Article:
• the generic Ajax development one (which has been answered mainly by PHP and Java developers), Prototype was the winner, but followed closely (only 5% less) by jQuery; and I guess that if that survey has been published now, due to the number of tutorial being published about jQuery, the results would have been reversed.
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Yet another Italian blogger starts blogging in English, on Subtext

Seems like a lot of Italian .NET blogger are making the big step of starting a blog in English: writing in a language that is not the one you use in your everyday life is not easy, but it can be a good way to improve the other language.

After 2 of the founders of, Marco De Sanctis, a friend and active Italian community member started blogging in English on his brand new Subtext blog: CodeMetropolis.

Why an English blog? Well, honestly because I recently realized that I'm reading more English blogs than Italian ones, and that makes me feel as part of a .NET community that spans worldwide. I got so many visitors from abroad and I thought that the time has come for me to dive into a new challenging experience.

I'm going to talk about Software Design and Programming (which are both my everyday's bread and a great passion): some NHibernate, some WPF, some ASP.NET, some WCF and so on...! Let's see what happens!

You might already know Marco because he is the one that developed Blog Commander, a tool to bulk manage categories and tags of a blog.

So, let's welcome Marco and wish him good luck for this new experience.

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The Panic Button

I use FeedDemon as my desktop newsreader and today, while looking around the UI I found a strange menu item: "Hit the Panic Button!".


The button doesn't have the "..." that usually marks menu items that open a new dialog before doing something, so it frightened me a bit. But I finally decided to click on it and a dialog appeared:


It's a really interesting feature: when you go on vacations and you come back and see 10k unread items, you just hit the Panic Button, and you are back to only one or two days of unread items. Cool, isn't it?

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Second Italian ALT.NET conference

After the "small success" of the first mini conference in February, is organizing another conference in June.

The second conference will take place on Saturday June 14th, and will take place at the offices of Avanade Italy, in the center of Milano.

As for the other conference there will not be a fixed agenda, but the event will be a day-long discussion on the topics decided by the participants, probably developing a small app to focus on the various stages of the development.

If you are Italian and want to know more about the event, please read my Italian blog: Seconda conference - 14 Giugno 2008 - Milano

If someone outside Italy want to take part in the discussion the registrations are open on Facebook:

kick it on

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VMware Fusion 2.0: now with multiple displays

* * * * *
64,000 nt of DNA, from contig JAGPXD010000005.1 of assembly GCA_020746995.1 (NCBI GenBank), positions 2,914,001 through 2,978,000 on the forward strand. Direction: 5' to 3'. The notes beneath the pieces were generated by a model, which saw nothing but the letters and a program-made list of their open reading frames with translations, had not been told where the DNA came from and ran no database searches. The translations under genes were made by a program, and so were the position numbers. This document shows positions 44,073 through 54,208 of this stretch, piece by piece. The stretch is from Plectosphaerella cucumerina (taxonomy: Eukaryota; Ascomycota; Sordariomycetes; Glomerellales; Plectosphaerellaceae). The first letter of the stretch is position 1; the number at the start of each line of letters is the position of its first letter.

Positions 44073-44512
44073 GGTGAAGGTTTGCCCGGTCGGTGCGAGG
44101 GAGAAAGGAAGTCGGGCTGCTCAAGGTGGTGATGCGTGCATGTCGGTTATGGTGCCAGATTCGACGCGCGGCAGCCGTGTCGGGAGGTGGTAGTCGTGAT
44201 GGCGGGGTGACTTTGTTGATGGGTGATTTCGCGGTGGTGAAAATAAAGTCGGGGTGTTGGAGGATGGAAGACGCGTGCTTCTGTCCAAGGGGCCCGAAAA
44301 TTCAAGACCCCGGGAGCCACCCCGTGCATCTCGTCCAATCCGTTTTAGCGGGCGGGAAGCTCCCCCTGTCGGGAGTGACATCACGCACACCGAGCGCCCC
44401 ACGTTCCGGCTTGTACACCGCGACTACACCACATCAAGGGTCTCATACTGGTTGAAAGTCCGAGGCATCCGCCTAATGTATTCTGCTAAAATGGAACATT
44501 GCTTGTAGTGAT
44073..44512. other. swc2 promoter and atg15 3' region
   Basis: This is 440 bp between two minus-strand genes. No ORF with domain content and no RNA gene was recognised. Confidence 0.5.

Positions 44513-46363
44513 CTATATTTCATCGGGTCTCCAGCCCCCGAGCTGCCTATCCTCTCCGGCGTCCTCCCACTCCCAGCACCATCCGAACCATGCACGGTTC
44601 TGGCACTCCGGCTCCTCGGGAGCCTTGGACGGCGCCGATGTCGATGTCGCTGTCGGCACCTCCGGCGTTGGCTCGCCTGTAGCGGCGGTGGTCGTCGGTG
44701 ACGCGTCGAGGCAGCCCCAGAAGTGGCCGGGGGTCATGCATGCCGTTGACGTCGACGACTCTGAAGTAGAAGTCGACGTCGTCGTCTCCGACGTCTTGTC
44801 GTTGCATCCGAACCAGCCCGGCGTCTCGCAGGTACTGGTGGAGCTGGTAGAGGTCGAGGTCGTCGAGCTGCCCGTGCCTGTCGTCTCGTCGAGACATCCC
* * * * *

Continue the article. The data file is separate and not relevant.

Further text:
Since I installed Win2008 on my Mac I never really used it: turning on my company's laptop was less painful than the usability problems that both VMware and Parallels have.

VMware was not working very well with more than one display: if you open an application in Unity mode it will be stuck in the display the main Fusion application is running, and in fullscreen mode it is not possible to have more then one display.

Parallels works fine with multiple displays, but I don't like the way the mouse pointer is handled in Coherence mode: there are 2 pointers, with the one inside the Windows application that mimics the movements of the mac one.

But finally VMware Fusion 2.0 has been announced: with support for multiple displays, DirectX 9 3D support and more.

Watch the movie, with an astonishing 8 displays being supported!!

Now I think I can really start thinking of using my mac for everything, including developing on Visual Studio.

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iPhone to come to a shop near you... with Vodafone

In Italy everybody was excited to hear that TIM (the mobile company of the once telecommunication monopolist Telecom Italia) would be selling the new 3G iPhone starting from this summer.

But today Vodafone made an unexpected announcement:

Vodafone today announced it has signed an agreement with Apple to sell the iPhone in ten of its markets around the globe. Later this year, Vodafone customers in Australia, the Czech Republic, Egypt, Greece, Italy, India, Portugal, New Zealand, South Africa and Turkey will be able to purchase the iPhone for use on the Vodafone network.

So we will be able to buy an unlocked iPhone in almost all the countries that don't have a official "sim-locked" reseller yet: this includes Italy and New Zealand as well.

This news also marks a important change in Apple sales policy: Italy is the first country where the iPhone is sold without any exclusive agreement with a single carrier.

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2 new Italian ALT.NET blogs

Two of the guys that co-founded with me the Italian usergroup started blogging in English:

For those who read Italian they are still writing on their Italian blogs: BlogEma and Makka.